New research has found that air inside livestock confinements can be composed of dangerous “superbug” bacteria resistant to important antibiotics used in human medicine. One study showed antibiotic-resistant staph and other pathogens inside of homes downwind of swine facilities, which means shutting doors and windows is of no protection for families inside.
Neighbors routinely experience health changes such as headaches, nausea and vomiting, and mood changes when they are exposed to chemical plumes from barns and manure application sites. Odorous compounds and more than 160 types of gases such as hydrogen sulfide, methane, ammonia and more flow beyond the property lines of factory farms.
Hydrogen sulfide, a byproduct of manure breakdown, is particularly dangerous in that it is neurologically toxic, even at low ambient levels. Infants, children, immune-compromised individuals and the elderly are especially susceptible when exposed to these fugitive emissions.
They come in all shapes and forms
Ag-gag laws appear in many shapes and sizes. Some make criminals out of citizens taking or possessing photographic evidence of animal factories without the owners’ consent, which takes away the public’s ability to document illegal activities that should be subject to investigations and enforcement. Some masquerade as “no chronic complainer bills,” which put citizens at a disadvantage, and even subject them to fines if they file multiple reports. Others, like “no anonymous complaints” legislation, take away the ability of citizens to file complaints anonymously, which publicly identifies the individual complainer, making available his personal information. This casts a chilling effect on anyone living in small-town America who might consider reporting suspected violations for fear of retaliation.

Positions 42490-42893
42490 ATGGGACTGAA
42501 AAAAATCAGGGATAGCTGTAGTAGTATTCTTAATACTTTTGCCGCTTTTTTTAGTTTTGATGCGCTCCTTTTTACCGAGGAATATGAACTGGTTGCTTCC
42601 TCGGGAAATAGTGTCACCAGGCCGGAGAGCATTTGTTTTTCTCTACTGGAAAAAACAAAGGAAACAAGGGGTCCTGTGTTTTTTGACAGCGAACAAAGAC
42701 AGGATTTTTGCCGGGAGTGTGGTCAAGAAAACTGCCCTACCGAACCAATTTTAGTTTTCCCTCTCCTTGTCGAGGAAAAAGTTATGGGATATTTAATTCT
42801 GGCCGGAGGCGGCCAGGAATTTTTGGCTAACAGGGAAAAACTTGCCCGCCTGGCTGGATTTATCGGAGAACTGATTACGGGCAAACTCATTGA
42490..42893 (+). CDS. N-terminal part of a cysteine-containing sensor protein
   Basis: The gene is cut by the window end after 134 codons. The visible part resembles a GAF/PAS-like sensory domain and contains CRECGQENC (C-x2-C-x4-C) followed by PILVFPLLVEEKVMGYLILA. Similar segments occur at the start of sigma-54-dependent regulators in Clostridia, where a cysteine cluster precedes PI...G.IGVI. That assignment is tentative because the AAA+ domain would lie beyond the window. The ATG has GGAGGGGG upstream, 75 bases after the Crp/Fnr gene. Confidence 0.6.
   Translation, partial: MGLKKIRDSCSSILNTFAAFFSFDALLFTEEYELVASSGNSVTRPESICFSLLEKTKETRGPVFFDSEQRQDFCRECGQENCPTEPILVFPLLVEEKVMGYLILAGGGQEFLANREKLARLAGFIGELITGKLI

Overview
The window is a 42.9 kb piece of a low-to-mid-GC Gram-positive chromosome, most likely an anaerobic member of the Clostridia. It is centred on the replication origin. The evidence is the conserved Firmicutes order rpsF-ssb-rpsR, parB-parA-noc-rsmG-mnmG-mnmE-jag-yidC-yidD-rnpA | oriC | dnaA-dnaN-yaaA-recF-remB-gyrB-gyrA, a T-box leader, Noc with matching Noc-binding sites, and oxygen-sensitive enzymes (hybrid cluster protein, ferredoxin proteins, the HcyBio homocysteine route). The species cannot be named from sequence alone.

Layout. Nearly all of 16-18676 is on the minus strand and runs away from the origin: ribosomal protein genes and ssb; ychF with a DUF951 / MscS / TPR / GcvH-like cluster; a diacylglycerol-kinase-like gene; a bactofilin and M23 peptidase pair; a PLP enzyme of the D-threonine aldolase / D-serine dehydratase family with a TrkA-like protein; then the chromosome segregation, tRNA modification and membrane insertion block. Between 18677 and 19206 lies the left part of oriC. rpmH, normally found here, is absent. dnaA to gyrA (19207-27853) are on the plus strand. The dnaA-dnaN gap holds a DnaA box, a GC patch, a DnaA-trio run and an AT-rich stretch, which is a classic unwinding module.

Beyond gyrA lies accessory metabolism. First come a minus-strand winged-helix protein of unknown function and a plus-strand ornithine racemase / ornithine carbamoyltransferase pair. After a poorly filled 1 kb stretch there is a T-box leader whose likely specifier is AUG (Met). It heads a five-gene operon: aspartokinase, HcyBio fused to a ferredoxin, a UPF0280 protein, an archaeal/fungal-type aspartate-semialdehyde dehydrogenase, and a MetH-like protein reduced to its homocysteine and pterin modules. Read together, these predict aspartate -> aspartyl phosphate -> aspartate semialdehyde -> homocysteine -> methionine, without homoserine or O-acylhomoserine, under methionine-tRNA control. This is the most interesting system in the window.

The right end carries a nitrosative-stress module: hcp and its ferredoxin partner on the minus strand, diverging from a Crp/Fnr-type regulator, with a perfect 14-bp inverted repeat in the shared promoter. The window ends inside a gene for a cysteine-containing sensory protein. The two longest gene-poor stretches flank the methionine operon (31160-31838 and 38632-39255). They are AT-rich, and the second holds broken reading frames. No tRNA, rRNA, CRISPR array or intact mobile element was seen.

Because of weak regulations, poor enforcement and a lack of funding for states to monitor and respond to the needs of the public, neighborhoods are routinely shouldered with the burden (externality) of being the “watchdogs” to consistently document odor events, spills, fish kills and other incidents that seem out of the ordinary.
The atrocity of ag-gag laws is that they make innocent neighbors, which include schools, churches and businesses — and even workers inside these facilities — criminals if they act to report events that would uphold the law and protect the community.
Ag-gag bills can be likened to public health inspectors forbidden from documenting food safety violations at filthy food processing facilities and restaurants.
Factory farm supporters claim they are efficient, but in fact, they reap their profits at the expense of the animals, public health and the environment. Ag-gag attempts to silence the expanding worldwide uproar about the glaring externalities that occur behind the walls and even beyond the property lines of factory farms.
Karen L. Hudson is an Illinois farmer, mother and grandmother, a member of Socially Responsible Agricultural Project and co-founder of Illinois Citizens for Clean Air and Water.
From the June 5-11, 2013, issue